My mother is from NC and my father grew up in Brooklyn, NY, so I'm a wild mix.

The funniest parts are the accents, which neither one of them has fully lost since moving to VA and living their lives for over 40 years there.

My mother will say things like carrot, but she'll throw in a "n" in it (car-ent). And I've always thought that saying idea with an "r" sound at the end (idear) was a Southern trait she had until I watched American Chopper and saw that Paul Sr. said it this way (they're in Orange County, NY).

My father will say "sodar" and call women "Lisar" instead of Lisa. When we go out for ice cream, he wants "Ver-nillar." But where the "r's" are supposed to be, he often leaves them out. My mom's name is Barbara, and it sounds like he is calling her "Ba Ba." Sometimes other people in the family will call her Ba Ba to be funny.

He also says "electrizzzzidy," and she says "electricity."

Whenever I'd go to visit my aunt in NY, I'd hang out with her neighbor's daughter, and they'd all laugh and say I sounded like I fell off of a hill somewhere.

I love how a certain person on the food network (who isn't there anymore HINT HINT) had people write in and ask what "all" was (oil).

My mother went to one of those hot dog stands with my dad in NY and asked if she could have chili in her hot dog and the lady running it turned and said, "You want jelly on your hot dog?" He he he.

I was with my dad in a grocery store once, and he asked the lady behind the deli counter for Yellow American cheese, and she politely told him she didn't have any "Yo Ho" cheese.

Anyway, when we have big family get-togethers, we all tease each other on how we pronounce things. Big laughs.

Cathy C
10-06-2013, 03:38 PM
Oh! Speaking of jelly...everytime I go to a fast food place for breakfast and order a breakfast sandwich (McDonalds, Burger King, Arby's,) I get asked if I want jelly. I thought it was just like asking if I wanted ketchup at first, except I kept only having a sandwich---nothing to put jelly on, such as a biscuit or roll. I finally asked the clerk at my local McDonalds why she asked, since I'd only ordered an Egg McMuffin, and she said "Oh, most of the people I know put jelly on their sandwich." With cheese, egg & sausage? Really? :Wha:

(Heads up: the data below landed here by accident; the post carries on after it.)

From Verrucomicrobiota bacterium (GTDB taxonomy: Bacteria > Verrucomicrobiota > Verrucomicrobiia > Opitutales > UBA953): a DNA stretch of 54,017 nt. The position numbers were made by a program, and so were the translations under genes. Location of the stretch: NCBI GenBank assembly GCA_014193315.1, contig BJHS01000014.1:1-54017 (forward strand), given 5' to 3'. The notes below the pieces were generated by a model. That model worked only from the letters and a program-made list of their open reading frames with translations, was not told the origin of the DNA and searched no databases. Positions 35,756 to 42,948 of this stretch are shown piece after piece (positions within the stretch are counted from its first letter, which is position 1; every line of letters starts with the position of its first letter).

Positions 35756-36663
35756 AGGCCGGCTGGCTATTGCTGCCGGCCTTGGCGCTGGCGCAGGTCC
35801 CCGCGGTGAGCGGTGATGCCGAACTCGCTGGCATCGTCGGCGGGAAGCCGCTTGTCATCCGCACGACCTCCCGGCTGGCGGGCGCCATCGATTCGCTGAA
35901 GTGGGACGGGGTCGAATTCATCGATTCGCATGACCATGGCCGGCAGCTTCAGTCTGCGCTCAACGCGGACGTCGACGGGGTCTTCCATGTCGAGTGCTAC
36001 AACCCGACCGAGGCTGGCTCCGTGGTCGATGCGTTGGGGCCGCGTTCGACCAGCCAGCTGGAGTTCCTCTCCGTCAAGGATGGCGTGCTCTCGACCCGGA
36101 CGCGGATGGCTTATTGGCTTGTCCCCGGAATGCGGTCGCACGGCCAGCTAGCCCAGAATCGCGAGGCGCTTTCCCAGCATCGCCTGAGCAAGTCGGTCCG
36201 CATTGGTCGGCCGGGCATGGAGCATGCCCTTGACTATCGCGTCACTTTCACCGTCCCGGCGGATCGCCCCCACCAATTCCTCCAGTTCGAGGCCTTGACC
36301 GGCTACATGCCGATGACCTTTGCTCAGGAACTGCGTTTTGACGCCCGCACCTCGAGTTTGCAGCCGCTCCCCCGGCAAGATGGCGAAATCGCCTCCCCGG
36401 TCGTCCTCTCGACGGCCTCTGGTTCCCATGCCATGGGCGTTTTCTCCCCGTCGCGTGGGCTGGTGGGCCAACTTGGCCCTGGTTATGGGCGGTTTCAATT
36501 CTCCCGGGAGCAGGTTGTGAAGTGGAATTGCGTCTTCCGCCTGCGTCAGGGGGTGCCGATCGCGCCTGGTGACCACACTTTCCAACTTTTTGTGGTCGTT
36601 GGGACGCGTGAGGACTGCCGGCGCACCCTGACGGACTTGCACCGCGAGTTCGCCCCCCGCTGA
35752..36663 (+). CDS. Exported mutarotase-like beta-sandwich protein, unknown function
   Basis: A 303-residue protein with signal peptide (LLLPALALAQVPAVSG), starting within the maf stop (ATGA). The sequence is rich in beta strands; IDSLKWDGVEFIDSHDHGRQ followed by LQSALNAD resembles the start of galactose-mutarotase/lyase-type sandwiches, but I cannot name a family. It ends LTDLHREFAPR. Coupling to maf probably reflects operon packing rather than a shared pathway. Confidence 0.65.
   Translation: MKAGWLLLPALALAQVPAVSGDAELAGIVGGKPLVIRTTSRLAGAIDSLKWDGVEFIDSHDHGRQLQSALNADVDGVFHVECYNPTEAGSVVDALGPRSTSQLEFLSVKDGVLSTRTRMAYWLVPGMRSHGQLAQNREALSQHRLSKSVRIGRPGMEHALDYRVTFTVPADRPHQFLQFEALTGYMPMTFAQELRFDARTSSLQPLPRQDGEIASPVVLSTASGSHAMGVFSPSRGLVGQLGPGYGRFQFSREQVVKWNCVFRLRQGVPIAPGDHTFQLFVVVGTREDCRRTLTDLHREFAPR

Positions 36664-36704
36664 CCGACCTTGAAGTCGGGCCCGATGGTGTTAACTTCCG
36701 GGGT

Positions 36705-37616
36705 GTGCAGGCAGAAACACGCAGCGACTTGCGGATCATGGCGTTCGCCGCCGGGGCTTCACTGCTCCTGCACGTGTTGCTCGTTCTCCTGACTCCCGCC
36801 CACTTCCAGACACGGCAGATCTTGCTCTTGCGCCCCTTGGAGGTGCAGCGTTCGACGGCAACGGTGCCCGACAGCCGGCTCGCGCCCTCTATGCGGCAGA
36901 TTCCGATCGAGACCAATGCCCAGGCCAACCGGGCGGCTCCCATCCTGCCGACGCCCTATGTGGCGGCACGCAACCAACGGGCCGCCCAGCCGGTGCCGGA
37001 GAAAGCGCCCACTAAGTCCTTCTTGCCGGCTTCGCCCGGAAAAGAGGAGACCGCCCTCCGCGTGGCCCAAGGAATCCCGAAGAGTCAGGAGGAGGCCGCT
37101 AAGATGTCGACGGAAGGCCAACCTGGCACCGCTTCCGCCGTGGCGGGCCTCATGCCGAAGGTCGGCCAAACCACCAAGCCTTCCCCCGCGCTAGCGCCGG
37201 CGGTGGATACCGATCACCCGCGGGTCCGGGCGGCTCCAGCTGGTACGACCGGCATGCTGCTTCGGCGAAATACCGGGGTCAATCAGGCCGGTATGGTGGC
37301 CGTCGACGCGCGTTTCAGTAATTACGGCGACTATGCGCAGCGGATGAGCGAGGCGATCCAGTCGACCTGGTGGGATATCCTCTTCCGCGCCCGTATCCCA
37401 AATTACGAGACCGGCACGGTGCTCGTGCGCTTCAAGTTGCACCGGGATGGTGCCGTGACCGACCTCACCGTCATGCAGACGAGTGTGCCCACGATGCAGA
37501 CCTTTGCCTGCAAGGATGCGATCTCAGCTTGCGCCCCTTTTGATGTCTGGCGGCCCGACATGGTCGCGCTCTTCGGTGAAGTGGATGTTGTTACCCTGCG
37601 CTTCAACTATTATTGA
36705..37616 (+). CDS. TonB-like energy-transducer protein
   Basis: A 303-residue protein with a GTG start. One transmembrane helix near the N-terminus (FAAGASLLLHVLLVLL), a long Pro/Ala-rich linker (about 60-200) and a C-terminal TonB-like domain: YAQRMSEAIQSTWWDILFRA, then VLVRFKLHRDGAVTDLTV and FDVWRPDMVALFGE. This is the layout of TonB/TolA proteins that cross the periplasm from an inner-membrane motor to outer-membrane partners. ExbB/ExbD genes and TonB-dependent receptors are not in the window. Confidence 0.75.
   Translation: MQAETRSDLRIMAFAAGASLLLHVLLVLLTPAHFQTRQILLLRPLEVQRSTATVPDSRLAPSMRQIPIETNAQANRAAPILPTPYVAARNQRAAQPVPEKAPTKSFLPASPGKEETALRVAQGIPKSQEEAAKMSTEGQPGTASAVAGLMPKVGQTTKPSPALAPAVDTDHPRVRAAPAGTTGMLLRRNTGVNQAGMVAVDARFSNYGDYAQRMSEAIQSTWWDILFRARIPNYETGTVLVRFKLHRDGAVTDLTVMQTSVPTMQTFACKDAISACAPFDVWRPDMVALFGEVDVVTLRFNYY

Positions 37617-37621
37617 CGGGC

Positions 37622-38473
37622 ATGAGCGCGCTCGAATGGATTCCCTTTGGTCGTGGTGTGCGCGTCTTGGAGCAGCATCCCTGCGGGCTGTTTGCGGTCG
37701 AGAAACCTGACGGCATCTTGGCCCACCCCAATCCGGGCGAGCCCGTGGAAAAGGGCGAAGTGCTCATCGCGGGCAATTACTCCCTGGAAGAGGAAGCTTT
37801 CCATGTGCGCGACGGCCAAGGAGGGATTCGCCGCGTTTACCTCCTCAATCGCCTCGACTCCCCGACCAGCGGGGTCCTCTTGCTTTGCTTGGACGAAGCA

Maybe it's just in Texas (or my little part if it). Anyone else from the South care to weigh in on jelly?

Saanen
10-06-2013, 05:50 PM
Barf, jelly with savory flavors is disgusting! No one I know would put jelly on a bacon egg and cheese biscuit or anything like that. My mom's family is from west Texas (moved here to Tennessee in the early 60s) and none of them plop jelly all over egg mcmuffins. :) Jelly on a plain biscuit is good though.

Mark Moore
10-06-2013, 11:16 PM
I don't know if this is a Southern thing or just a Citrus County thing, but...

When I worked at Kmart, I somehow got talked into getting trained to run the Nathan's Famous Hot Dog stand that they had set up in there (yeah, a hot dog stand...in a Kmart...in a mall). Then they kept putting me there, because I was trained for it. I hated it.

The "wagon" (as they called it, even though it had no wheels) was run by an obese, cigarette-smoking, alcoholic black woman from...Georgia, I think. She was way too enthusiastic about it and would abuse the intercom by advertising a "fifteen-minute Blue Light Special" on the hot dogs, giving reminders every five minutes, followed by "another fifteen-minute Blue Light Special", and so on. It drove me crazy.